Tibet: the daily struggle of the “Kung-fu nuns”
Discovering “Kung Fu Nuns”. – (France 2)
In their monastery a few kilometers from Kathmandu, the “Kung-fu nuns” pray, dance and learn martial arts like men. An exception to this feminism-oriented Buddhist lineage.
At dawn, in this Buddhist monastery, nuns They present themselves with a sword in hand, with a hard look. That morning, as every day, they engaged in a two-hour war choreography. A surprising morning routine for these women who preach nonviolence and are often destined for a life of prayer and meditation. A nun’s day starts at 3 am. They meet for sung prayers, accompanied by instruments. It is a daily ritual for all religious Buddhists.
“Work as much as men”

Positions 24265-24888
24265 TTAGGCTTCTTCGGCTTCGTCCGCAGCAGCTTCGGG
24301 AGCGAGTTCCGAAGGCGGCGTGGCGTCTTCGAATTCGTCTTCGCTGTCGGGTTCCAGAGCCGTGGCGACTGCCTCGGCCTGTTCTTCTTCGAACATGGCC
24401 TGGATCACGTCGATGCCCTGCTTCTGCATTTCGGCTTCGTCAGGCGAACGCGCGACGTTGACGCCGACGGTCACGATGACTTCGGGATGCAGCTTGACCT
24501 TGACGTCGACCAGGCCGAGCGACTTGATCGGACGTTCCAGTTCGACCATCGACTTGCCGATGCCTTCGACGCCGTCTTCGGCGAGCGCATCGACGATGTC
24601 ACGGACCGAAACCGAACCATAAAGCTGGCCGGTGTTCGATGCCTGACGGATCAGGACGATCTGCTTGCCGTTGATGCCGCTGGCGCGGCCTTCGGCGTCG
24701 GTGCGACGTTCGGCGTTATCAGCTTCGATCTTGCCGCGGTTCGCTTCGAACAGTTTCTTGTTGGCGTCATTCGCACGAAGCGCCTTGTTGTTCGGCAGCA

In nunneries, men usually travel to celebrate the service. But here it is the nuns who conduct the ceremony. If kung-fu nuns have so many rights, it’s because the Buddhist lineage they came from wanted to give more power to women, starting in 1990. Today, nuns can practice religious dances, study sacred texts, or even do crafts. The youngest is overseen by Jigme Yangchen Ghamo. “Before, parents told their daughters that they should not do certain things. Here we teach them that they can do anything, just as well as men“, she explains.